And the Bison certainly are no fluke.
After a stunning win last year over Kansas as a 14 seed, some considered the Bison victory a stunner.
For the second straight year tiny Bucknell won its opening round NCAA Tournament game and this year it was Arkansas that fell to the Patriot League power.
The No. 9 seed Bison made 11 of 21 3-point shots and ended eighth-seeded Arkansas' season 59-55 before 19,028 fans in American Airlines Center on Friday.
Charles Lee scored 24 points for Bucknell (25-6) and helped limit Arkansas' Ronnie Brewer to 14, as the Bison overcame Arkansas' athleticism with its superior offense and defense.
"My players may not be giddy, but I'm still giddy," said Bucknell coach Pat Flannery. "We played to our strengths. Obviously, we can shoot the basketball around the horn, and a lot of our clock-down offense is for 3s."
The Razorbacks (22-10) fell behind 33-23 early in the second half and hurt themselves by missing nine of their first 13 free throws in that half, before rallying to tie the score at 55 on two Jonathon Modica free throws with 1:15 left.
But after Arkansas nearly forced a 10-second count in backcourt, Bison forward Donald Brown found Lee underneath for a layup and a 57-55 lead at 1:01, setting the stage for a wild final minute.
Eric Ferguson missed a 3-point try late in the shot clock for Arkansas, and Brewer had to foul Lee with 30.7 seconds left. Lee missed the one-and-one, Bucknell rebounded and Brewer fouled Kevin Bettencourt (18 points) with 27 ticks to go.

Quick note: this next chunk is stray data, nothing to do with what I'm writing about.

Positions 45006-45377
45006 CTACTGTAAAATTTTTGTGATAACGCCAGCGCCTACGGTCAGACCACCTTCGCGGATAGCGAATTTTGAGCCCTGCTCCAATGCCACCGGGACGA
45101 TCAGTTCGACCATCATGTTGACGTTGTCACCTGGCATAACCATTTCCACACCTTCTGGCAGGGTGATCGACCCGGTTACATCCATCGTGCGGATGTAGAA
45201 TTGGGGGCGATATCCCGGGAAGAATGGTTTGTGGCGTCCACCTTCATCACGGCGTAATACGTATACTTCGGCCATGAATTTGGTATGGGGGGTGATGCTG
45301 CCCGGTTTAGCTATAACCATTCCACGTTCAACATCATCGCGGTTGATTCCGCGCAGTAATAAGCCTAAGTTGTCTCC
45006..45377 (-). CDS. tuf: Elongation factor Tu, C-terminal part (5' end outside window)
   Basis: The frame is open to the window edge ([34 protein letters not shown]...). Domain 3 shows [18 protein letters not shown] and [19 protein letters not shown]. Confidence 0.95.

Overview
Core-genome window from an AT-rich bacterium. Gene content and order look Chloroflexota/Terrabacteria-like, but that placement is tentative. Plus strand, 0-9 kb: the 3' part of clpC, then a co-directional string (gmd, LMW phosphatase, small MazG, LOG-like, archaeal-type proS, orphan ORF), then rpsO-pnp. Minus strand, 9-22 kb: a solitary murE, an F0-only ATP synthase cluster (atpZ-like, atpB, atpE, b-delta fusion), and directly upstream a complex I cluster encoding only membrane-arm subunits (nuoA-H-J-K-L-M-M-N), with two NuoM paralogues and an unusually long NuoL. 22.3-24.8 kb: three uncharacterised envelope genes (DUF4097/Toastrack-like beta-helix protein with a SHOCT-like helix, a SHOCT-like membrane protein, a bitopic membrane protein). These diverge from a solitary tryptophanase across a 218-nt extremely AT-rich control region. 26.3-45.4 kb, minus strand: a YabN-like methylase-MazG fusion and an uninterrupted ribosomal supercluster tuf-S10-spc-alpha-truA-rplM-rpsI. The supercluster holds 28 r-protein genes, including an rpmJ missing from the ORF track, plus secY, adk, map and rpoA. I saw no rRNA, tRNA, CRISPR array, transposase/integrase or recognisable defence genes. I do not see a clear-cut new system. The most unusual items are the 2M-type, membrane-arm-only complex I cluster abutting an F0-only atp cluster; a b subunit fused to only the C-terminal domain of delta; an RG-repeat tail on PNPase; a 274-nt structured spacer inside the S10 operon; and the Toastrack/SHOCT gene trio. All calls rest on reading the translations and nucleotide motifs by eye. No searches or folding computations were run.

Bettencourt, a 78 percent free throw shooter who had made 5 of 10 3-point tries in the game, missed both free throws to give the Hogs a chance to tie. Brewer then missed a well-guarded 12-foot jumper with about 12 seconds left. Arkansas' Vincent Hunter emerged with the ball near the baseline but was unable to get a controlled shot away.
Bucknell point guard Abe Badmus, who did not take a floor shot all game, was fouled with 7.9 seconds left and made both free throws around Arkansas' last timeout for the 59-55 final tally.
Modica, who led Arkansas with 19 points, missed a 3-pointer in the final seconds.
"We're disappointed," said UA coach Stan Heath. "We thought we'd be able to stay here longer. Bucknell is a very good team. We had a lot of opportunities but didn't make the 3s and didn't make the free throws."
Arkansas, outscored 33-6 on 3-point shots, made just 2 of 12 from behind the arc.
The Razorbacks had not lost in Dallas since Baylor beat them 74-73 in the old Southwest Conference Tournament in 1988. Bucknell ended that 19-game streak, before perhaps 6,000 Arkansas fans in the crowd of 19,000-plus.
The fans howled early as Hogs center Steven Hill blocked four shots in the first five minutes, but as Bettencourt said, "It went dead quiet after Donald (Brown) made that great pass to Charles (to set up a layup and 57-55 Bison lead)."
Bettencourt, who simply shot his 3s when they were open, also said, "This shows last year was not as big a fluke as people thought it was."